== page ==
Few days ago the current Chief Justice of Bharat Mr. Ranjan Gogoi and in the past his predecessor Justice Dipak Misra have urged the government to take the required steps to support the judiciary in reducing the ever increasing number of the pending cases. Justice Ranjan Gogoi opines that extension of the tenure of the judges will help in addressing this problem.
According to National Judicial Data Grid as on 16.6.2019, in our country there are 3,12,31,843 pending cases in various courts across the country. Out of this, civil cases pending are 88,40,977 whereas criminal cases pending are to the tune of 2,23,90,695. Further analysis says 43,46,960 cases are pending in various high courts whereas in Supreme Court 58,669 case are pending. In other words, there are 2,68,26,214 cases pending at district courts and subordinate courts in our country.
The main reasons for such a massive number of cases of over three crores pending in our country are-
- Absence of timelines for disposal of the cases.
- Shortage of staff and judges in the courts.
- Lengthy (around three to four months) court annual vacations.
- Inability to leverage on the technology.
- Shortage of infrastructure.
- Large number of land and property disputes.
- Lack of financial independence of judiciary.
|Time duration||No. of Pending cases in the country||
Percentage of pending cases
|Above 30 years||76754||0.25%|
The above data reveals 22.73% of cases are pending for more than 5 years in various courts. Absence of timelines for disposal of the cases is the main reason for this pendency. There is a need to bring the required legislative measures in order to address this issue.
As per the Law Commission’s 1987 Report, in our country there are 10.5 judges for every one million of population whereas the same is 41.6 in Australia, 50.9 in England, 75.2 in Canada and 107 in America. Even though it has improved to 19 judges for every one million population in 2018 we are still lagging behind the international standards. In lower courts, 5,748 judicial officers’ posts and in high courts 406 posts are yet to be filled up. In the country’s apex court 6 judges posts are to be filled up.
Automation in Judiciary
The process of computerization initiated in 1990s is going at a snail’s pace and so far only 18 high courts, 10 benches are fully computerized. The lower courts are very much lagging behind in this regard.
Bharatiya judiciary enjoys the luxury of 120-130 days court holidays in a year. The judiciary effectively functions only for 8 months annually. It is not an exaggeration to say that even the nursery-going kids do not have that many holidays in Bharat compared to the judiciary. There is a serious need to prune down the number of court holidays and if required the judiciary must function throughout the week with the staff and the judges taking weekly holidays by rotation.
In our country, currently there are 16,513 court rooms for the lower courts. Assuming that all the vacancies of judge posts are completely filled up, i.e., the lower courts function with the full strength of 20,502 judges there is a shortage of 3,989 court rooms to accommodate them.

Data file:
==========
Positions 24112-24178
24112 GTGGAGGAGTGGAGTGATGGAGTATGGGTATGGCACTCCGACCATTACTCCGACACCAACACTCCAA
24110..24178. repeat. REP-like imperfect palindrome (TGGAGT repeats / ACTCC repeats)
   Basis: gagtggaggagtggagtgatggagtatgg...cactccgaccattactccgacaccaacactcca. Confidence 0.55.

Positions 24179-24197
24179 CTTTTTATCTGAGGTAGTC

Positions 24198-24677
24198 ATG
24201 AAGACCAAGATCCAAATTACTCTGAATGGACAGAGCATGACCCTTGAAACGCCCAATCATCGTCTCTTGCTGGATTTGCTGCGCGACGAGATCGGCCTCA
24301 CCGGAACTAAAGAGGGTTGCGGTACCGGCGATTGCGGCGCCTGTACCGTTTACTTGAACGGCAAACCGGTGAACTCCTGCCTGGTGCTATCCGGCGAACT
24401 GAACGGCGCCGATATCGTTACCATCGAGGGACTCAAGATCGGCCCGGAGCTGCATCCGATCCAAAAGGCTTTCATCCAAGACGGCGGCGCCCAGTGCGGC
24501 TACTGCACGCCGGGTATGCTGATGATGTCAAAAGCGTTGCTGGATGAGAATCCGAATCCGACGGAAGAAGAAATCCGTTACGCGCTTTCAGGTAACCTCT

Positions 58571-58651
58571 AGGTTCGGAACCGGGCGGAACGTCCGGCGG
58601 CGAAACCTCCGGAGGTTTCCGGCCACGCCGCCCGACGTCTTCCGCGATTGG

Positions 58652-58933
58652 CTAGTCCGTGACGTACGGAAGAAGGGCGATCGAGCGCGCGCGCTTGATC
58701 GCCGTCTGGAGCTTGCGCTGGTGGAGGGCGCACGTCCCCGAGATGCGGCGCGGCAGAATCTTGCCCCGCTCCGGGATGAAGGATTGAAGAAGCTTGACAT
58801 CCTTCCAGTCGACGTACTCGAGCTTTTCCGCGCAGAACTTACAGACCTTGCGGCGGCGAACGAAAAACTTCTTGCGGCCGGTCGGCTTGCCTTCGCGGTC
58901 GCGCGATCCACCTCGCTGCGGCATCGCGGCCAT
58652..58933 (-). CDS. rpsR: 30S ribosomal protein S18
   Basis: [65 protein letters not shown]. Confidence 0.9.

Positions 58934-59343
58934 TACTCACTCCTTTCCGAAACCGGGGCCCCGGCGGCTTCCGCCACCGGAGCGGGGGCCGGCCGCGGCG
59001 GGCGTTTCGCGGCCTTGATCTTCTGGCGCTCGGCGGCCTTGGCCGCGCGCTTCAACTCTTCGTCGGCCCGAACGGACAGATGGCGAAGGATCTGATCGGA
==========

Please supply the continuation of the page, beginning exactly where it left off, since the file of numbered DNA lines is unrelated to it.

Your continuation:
Land and property disputes
66% of the overall cases in the country comprise of land and property disputes, 10% of the cases consist of family disputes, 8% on financial dues, 3.4% on plea for injunction orders, says a study conducted by Daksh, an NGO. Therefore, when the cases pertaining to land and property disputes are reduced, there is a scope for the overall number of pending cases coming down significantly.
For this to happen the centre and the states must evolve a strategy through collaborative approach since the governments are the parties in majority of land dispute cases pending in the courts.
There is a need to bring legislative measures to fix the total responsibility of verification of the titles of the owners of properties during sale deed registration for transfer of ownership on the government rather than the current practice of just functioning as property registration fees collection centres.
Shortage of Financial Resources
Paucity of financial resources is the main reason for tardy implementation of the total automation and shortage of infrastructure in the judiciary. The central government allocates funds in annual budgets based on the recommendations of the Finance Commission. However, in reality the funds so allocated are either inadequate or underutilized due to various reasons.
Though the judiciary is an independent body under the constitution it does not have financial independence. The 13th Finance Commission had recommended for allocation of Rs. 5,000 Crores for the period 2010-15 for developing the infrastructure, whereas the actual amount spent was less than Rs.2,500 Crores.
The 14th Finance Commission has recommended Rs. 9,749 Crores to the department of justice for upgrading the infrastructure (for the period 2016-20) for speedy disposal of cases and reduction of pending cases. The centre and the states hardly spend 0.4% of their overall budget amounts to meet the requirements of the judiciary which is grossly inadequate. To address this problem there has to be a legislative obligation on the government to allocate and release the funds on timely basis to the judiciary as per the recommendations of the Finance Commission.
The judiciary should have the freedom to directly negotiate with the Finance Commission for deciding the quantum of funds to be recommended for allocation by the government to the judiciary and the judiciary should have total financial autonomy.
When these measures are initiated one can hope that the number of pending cases in the courts will come down significantly in due course.
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